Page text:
This complete guide to bathing a Labrador will give you the best tips and tricks as well as answering the question: how often can you bathe a lab?
- Do Labradors need baths?
- When should Labs have their first bath?
- How often can you bathe a Lab?
- How to bathe a Labrador – step by step
- Choosing the best products
Labradors aren’t a typically high maintenance breed when it comes to grooming. But, all Labrador owners know just how messy these dogs can get! As a general rule, many Labs can get away without a bath for months at a time! But, you will need to wash them when they get dirty – particularly if they enjoy playing in muddy puddles on walks, or rolling in the smelliest things they can find.
Do Labradors Need Baths?
Labradors are popular, friendly and intelligent dogs. They’re also very active, and are happiest when they’re spending time out and about with you! Labs enjoy a wide range of activities, from retrieving and swimming to hiking and exploring the outside world.
Labradors don’t suit sedentary lifestyles, but this means they often get dirty or mucky as they exercise. So, when this happens, they will need a bath! This might not be as regular as other breeds who have longer, or curly fur. In fact, many Labrador owners will simply wash their dogs as and when the process is needed, rather than on a set schedule.
About the Labrador Coat
Labradors have short, dense fur made up of two layers. This means they have relatively low grooming needs compared to many other dogs. But, they are also heavy shedders. Labs will shed moderately all year round, and heavily during their highest shedding periods.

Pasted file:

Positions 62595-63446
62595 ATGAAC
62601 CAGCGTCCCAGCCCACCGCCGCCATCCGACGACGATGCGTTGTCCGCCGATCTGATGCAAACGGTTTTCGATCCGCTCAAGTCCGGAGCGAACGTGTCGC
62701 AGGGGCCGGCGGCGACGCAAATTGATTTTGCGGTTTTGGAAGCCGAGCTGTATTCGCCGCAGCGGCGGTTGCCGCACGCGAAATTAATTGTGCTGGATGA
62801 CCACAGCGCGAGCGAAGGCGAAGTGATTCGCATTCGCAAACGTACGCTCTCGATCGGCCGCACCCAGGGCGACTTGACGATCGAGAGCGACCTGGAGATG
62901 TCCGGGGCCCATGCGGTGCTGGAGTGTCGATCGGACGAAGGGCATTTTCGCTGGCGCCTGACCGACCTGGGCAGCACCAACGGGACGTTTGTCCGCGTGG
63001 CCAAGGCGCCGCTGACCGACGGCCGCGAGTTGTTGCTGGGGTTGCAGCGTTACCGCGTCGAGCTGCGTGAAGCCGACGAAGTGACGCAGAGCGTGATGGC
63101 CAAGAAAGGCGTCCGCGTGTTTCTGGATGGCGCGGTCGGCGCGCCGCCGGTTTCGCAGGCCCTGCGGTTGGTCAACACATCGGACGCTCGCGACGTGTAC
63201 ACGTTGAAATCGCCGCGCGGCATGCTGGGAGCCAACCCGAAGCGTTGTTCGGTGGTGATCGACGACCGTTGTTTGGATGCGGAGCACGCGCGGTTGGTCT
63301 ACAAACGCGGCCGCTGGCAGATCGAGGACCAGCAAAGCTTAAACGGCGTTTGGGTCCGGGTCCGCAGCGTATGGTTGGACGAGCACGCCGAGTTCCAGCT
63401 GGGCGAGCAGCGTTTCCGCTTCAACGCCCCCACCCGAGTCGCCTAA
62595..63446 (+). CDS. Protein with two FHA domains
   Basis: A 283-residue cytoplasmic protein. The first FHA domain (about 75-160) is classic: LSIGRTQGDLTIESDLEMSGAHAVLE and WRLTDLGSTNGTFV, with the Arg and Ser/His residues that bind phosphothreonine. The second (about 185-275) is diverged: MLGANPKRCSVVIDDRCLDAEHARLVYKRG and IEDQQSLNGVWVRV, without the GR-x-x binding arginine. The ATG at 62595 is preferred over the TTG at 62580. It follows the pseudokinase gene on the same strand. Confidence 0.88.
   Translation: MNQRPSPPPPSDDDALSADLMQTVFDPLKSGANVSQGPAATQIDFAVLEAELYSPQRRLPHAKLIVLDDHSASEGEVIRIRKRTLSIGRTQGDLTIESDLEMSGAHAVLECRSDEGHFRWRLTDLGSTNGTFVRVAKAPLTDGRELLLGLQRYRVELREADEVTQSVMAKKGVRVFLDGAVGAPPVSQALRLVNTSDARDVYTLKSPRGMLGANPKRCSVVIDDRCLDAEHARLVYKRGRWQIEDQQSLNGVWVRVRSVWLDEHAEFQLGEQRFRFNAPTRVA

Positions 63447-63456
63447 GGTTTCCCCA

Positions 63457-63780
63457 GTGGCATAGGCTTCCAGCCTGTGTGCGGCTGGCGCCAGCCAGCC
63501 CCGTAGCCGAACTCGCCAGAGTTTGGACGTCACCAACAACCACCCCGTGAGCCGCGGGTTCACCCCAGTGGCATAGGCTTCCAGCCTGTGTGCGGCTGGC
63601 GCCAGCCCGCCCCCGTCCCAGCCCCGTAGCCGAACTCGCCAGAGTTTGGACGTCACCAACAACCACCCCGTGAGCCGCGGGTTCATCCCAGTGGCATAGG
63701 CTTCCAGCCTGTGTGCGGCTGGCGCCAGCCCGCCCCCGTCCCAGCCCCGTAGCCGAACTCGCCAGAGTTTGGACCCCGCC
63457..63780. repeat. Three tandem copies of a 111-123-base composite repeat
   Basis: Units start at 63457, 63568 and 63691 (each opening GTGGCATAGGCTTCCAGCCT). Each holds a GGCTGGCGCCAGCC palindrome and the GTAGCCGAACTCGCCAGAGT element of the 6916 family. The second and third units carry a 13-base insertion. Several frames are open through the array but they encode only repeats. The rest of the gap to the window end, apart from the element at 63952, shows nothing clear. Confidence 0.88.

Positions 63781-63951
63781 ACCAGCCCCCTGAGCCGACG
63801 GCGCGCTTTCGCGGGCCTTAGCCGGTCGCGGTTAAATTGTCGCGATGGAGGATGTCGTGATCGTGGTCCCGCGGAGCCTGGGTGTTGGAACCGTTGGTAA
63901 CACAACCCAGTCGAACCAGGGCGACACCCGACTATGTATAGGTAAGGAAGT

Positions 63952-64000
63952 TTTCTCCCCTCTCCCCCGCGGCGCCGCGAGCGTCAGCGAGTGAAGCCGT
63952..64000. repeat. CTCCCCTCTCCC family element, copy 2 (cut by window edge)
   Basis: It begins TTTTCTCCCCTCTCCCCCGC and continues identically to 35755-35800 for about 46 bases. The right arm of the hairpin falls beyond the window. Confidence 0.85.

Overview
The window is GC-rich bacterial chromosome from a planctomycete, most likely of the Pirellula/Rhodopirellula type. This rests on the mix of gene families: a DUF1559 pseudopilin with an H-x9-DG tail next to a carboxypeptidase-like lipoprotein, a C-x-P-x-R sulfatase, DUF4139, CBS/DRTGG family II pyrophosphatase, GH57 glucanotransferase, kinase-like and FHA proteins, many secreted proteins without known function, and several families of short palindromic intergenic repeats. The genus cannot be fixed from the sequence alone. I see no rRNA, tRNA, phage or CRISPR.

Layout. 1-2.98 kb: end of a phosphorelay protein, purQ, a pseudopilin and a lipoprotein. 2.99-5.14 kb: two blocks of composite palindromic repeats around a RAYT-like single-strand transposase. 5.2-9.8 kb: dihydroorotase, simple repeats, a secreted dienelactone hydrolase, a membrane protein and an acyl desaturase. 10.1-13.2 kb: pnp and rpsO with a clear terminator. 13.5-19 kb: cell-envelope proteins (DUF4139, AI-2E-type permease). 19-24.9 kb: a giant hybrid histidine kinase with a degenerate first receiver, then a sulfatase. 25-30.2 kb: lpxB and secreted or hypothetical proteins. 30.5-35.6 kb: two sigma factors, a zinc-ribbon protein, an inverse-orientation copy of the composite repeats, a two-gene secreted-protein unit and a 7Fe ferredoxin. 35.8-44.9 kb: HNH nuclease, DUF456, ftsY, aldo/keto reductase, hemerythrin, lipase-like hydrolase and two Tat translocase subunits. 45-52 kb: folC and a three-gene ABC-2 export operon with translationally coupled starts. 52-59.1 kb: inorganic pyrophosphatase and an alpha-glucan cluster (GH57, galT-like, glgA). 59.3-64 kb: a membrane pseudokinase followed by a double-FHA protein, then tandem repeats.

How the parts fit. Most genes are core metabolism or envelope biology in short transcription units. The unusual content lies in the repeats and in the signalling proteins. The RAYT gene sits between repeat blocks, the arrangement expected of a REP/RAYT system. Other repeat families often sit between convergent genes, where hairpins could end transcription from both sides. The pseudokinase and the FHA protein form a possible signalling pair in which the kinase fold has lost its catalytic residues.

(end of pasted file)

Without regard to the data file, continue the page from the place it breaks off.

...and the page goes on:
Though a Labrador’s coat won’t usually grow long enough to form painful knots and tangles, grooming and bathing a Labrador can help to keep their coat clean and to remove any dead fur during high shedding periods. So, you may want to bathe your Lab slightly more frequently than normal when they’re shedding very heavily.
Labrador coats are also water resistant, a trait which was very useful in their original days of working alongside fishermen in Newfoundland, Canada. So, you must be very thorough when washing them to ensure all of their coat is properly cleaned and dried.
When Should Labradors Have Their First Bath?
By the time your Labrador puppy comes home with you at 8 weeks, some breeders may have already given them their first bath! But, if they haven’t it’s a great idea to start this process early. Puppies have a fear period between 8 and 12 weeks where they should be socialized to new experiences. Bathtime should be included in this process!